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Mikael Håfström
Clive Owen, Jennifer Aniston, Xzibit, RZA, Addison Timlin, Melissa George, Vincent Cassel
Writing Credits:
Stuart Beattie, James Siegel (novel)

They Never Saw It Coming.

A married ad exec (Owen) meets a woman (Aniston) on his morning subway commute, and before long, they're having a hot affair. But the fling turns into something more dangerous when a criminal confronts and blackmails them.

Box Office:
$22 million.
Opening Weekend
$12.211 million on 2443 screens.
Domestic Gross
$36.020 million.

Rated NR

Widescreen 2.35:1/16x9
English Dolby Digital 5.1
French Dolby Digital 5.1

Runtime: 112 min.
Price: $28.98
Release Date: 3/21/2006

• Deleted Scenes
• “The Making of Derailed” Featurette
• Trailers


Sony 36" WEGA KV-36FS12 Monitor; Sony DA333ES Processor/Receiver; Panasonic CV-50 DVD Player using component outputs; Michael Green Revolution Cinema 6i Speakers (all five); Sony SA-WM40 Subwoofer.


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Derailed: Unrated Version (2005)

Reviewed by Colin Jacobson (February 28, 2006)

Although Jennifer Aniston spent much of 2005 on the covers of magazines, the publicity had next to nothing to do with her work. She appeared in two movies that year, neither of which made much of a dent with audiences. The romantic comedy Rumor Has It took in $42 million, while the film noir Derailed nabbed a mere $36 million. Maybe 2006 will become her breakout year as a movie star, but 2005 went down as one in which she excelled solely as fodder for gossip.

Derailed introduces us to Charles Schine (Clive Owen) in jail and then flashes back to show how he ended up there. We move a few months into the past to meet his wife Deanna (Melissa George) and teen daughter Amy (Addison Timlin). Amy suffers from a potentially life-threatening form of diabetes. That causes stress, and Charles also suffers through problems at his job.

On the way to work, Charles meets a sexy stranger on the train. When he comes up short for a ticket, Lucinda Harris (Aniston) covers for him, and some sparks ignite. Charles makes sure they continue to see each other in these social situations, and he clearly feels tempted to get involved romantically despite his feelings of guilt.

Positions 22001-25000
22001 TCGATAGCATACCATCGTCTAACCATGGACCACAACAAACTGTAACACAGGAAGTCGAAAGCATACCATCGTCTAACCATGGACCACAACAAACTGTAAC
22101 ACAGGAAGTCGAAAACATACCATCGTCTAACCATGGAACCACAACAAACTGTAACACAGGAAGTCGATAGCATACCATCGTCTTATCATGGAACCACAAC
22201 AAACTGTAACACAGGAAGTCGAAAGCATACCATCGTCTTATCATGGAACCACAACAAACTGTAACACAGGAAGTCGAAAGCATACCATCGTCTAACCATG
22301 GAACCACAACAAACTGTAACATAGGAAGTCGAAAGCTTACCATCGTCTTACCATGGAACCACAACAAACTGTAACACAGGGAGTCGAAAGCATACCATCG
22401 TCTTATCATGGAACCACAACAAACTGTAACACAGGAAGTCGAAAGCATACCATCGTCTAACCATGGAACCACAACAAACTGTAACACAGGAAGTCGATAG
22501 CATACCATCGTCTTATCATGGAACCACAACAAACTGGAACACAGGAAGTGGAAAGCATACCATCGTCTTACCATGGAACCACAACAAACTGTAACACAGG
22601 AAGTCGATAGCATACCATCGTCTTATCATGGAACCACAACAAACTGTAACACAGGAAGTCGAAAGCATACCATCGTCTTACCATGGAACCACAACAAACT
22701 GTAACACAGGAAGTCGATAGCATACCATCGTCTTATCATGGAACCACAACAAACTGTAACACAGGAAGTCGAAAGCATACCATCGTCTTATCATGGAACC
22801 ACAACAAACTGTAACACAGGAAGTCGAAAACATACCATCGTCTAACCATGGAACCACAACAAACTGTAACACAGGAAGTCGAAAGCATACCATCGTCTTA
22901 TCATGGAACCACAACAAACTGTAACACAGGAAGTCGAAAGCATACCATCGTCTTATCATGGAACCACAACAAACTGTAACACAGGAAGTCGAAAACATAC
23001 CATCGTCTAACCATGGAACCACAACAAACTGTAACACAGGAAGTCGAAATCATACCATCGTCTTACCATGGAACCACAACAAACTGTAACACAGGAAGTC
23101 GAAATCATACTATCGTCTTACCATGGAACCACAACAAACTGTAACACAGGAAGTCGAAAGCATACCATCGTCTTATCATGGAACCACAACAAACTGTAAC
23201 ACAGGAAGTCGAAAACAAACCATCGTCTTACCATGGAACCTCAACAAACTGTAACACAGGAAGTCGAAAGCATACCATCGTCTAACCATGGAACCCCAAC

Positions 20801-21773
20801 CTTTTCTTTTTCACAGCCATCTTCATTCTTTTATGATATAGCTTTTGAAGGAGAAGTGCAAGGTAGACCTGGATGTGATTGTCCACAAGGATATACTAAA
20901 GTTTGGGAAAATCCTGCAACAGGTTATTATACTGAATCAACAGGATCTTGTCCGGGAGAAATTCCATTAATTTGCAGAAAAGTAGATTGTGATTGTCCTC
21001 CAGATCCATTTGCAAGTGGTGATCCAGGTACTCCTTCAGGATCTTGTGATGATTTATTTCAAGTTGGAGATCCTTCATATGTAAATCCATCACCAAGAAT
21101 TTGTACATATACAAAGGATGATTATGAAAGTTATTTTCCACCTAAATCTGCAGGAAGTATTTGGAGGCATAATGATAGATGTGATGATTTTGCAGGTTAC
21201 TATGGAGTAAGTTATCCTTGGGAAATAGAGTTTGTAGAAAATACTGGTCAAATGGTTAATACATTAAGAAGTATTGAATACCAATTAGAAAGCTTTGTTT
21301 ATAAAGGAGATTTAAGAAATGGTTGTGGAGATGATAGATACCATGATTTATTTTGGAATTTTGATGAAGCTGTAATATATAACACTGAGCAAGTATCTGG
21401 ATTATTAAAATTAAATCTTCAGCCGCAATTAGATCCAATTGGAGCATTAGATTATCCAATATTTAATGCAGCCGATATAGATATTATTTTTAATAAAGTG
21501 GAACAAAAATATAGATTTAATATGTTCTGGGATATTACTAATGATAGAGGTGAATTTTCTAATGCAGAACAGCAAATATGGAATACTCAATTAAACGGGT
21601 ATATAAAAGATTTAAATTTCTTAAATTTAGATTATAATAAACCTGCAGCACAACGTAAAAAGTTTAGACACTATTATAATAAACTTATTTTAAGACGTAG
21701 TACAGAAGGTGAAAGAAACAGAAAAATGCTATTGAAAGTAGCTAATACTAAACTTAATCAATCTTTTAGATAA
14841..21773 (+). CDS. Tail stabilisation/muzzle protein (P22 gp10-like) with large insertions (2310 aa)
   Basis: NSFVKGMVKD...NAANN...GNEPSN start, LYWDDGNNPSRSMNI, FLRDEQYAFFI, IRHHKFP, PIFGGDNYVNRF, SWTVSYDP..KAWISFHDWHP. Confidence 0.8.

Charles and Lucinda eventually follow through on this and end up in a cheap hotel. Before they get it on, a thug named LaRoche (Vincent Cassel) busts in on them. He robs them, beats up Charles and rapes Lucinda. Charles wants to go to the cops, but she refuses because she says that her husband will leave her if he hears of the affair and she’ll lose her daughter.

Matters don’t stop there. LaRoche continues to hound and threaten Charles. He makes demands for additional money and won’t stop. The movie follows the twists and turns of the various complications.

Perhaps if I didn’t enter Derailed with the knowledge that it was a film noir, it’s possible the film might not have seemed so predictable. Or perhaps not, for it suffers from so many stretches of logic that burden it.

Some of these seem more subjective than others. In that vein, there’s the notion of Aniston as a femme fatale. She exhibits such a sweet, nice personality that it becomes awfully difficult to accept her as someone with ulterior motives. She’s certainly attractive enough for the role, but she fails to pull off the spark and dimensionality required.

Then there’s the LaRoche character. When first seen, he appears as nothing more than a common hood. However, he soon turns out to be a chameleon who can take on different roles. This doesn’t gibe with his initial appearance. Why would a guy with his savvy and smarts be stalking cheap hotels?

Because it’s a plot device, one of the many cheesy ones required to make the story move. The film telegraphs everything so blatantly that it loses any potential impact. There’s nary a story point that we don’t see coming miles in advance.